• After the dies 100 (with contacts 120) are formed over substrate 110 and optionally partially or fully singulated, some or all of the dies 100 are temporarily bonded to a base 200 that provides mechanical support during subsequent removal of the substrate 110. As shown in FIG. 2A, the base 200 may be bonded at least to the contacts 120 of the dies 100; for example, the base 200 may be attached to the dies 100 via an adhesive material, sticky material (e.g., a silicone such as PDMS), or wax, or base 200 may include or consist essentially of such an adhesive material. In other embodiments, base 200 is bonded to all or a portion of contacts 120 and/or to a portion of dies 100. In some embodiments, all or a portion of contacts 120 are embedded in a portion of base 200. The base 200 may even incorporate through-holes, and vacuum may be utilized to temporarily attach the dies 100 to base 200. Base 200 may even include or consist essentially of an electrostatic chuck to temporarily attach the dies 100 to base 200. After bonding of base 200, the substrate 110 may be removed by, e.g., fracturing tethers of partially released dies, laser lift-off, wet chemical etching, dry etching, sand blasting, lapping, polishing, or a similar technique (or combination of such techniques), resulting in only the unsingulated or (partially or fully) singulated dies 100 bonded to base 200, as shown in FIG. 3A.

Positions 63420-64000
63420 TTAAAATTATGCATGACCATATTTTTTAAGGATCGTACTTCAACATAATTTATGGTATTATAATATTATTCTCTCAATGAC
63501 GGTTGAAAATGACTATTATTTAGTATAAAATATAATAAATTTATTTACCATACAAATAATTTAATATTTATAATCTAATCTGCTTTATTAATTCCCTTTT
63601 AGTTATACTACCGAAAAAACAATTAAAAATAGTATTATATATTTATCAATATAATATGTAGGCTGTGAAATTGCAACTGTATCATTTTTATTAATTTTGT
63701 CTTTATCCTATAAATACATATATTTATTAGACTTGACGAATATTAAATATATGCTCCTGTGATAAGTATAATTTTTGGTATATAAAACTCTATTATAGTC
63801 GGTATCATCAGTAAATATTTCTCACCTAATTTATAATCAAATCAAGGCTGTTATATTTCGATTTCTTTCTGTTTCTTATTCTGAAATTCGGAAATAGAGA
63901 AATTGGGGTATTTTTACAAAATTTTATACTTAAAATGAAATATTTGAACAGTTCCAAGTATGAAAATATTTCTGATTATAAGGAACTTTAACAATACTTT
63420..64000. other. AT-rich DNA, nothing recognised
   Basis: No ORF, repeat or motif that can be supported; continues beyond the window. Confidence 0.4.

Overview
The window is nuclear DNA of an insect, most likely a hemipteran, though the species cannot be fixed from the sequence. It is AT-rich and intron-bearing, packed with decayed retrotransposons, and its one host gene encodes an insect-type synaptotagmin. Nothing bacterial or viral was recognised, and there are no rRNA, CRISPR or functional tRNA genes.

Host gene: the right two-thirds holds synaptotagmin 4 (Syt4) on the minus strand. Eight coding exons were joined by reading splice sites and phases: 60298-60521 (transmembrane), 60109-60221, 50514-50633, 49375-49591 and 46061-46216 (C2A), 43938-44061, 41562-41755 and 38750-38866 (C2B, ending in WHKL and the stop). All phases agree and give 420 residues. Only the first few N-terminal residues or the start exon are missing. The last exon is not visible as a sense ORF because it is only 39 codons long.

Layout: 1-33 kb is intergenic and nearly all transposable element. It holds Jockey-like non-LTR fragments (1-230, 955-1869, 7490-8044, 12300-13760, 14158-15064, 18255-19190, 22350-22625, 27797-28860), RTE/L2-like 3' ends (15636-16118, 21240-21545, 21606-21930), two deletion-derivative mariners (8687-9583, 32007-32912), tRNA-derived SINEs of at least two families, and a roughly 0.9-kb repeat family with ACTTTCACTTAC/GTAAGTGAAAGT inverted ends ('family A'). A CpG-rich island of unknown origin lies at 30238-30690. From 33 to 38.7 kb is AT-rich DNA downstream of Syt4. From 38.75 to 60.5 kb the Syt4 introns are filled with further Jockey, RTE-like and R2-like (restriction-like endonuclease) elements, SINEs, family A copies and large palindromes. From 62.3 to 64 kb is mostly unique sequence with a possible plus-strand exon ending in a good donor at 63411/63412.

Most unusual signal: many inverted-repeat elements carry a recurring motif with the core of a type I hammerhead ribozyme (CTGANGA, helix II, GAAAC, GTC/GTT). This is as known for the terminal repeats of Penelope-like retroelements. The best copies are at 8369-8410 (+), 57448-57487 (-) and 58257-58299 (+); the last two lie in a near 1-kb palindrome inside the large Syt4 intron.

• Similarly, one or more (or even all) of the dies 100 may be temporarily bonded to a stamp 210 similar to that utilized in conventional “pick-and-place” hybrid integration techniques or to adhesive-type stamps, for example ones including or consisting essentially of PDMS. As shown in FIG. 2B, the stamp 210 may feature protrusions for attaching to only some (e.g., every other one of) dies 100, thus permitting the removal of some of dies 100 from substrate 110. In other embodiments, stamp 210 does not feature protrusions, but still is able to remove a portion of dies 100 from substrate 110 (via, e.g., selective activation of particular regions thereof to bond to selected ones of the dies 100). As described above for base 200, the dies 100 are temporarily attached to the stamp 210 and then removed from substrate 110. Stamp 210 may utilize, e.g., an adhesive material, vacuum, and/or electrostatic force to temporarily bond the dies 100. If tethers 140 are present between the dies 100, then sufficient force is utilized to break the tethers 140 and free the dies 100 from other dies and/or the substrate 100, resulting in only the singulated dies 100 being temporarily bonded to stamp 210, as shown in FIG. 3B. The released dies 100 may remain temporarily bonded to the stamp 210 or may be transferred to another temporary substrate for further processing (much as illustrated in FIG. 3A and FIG. 4A).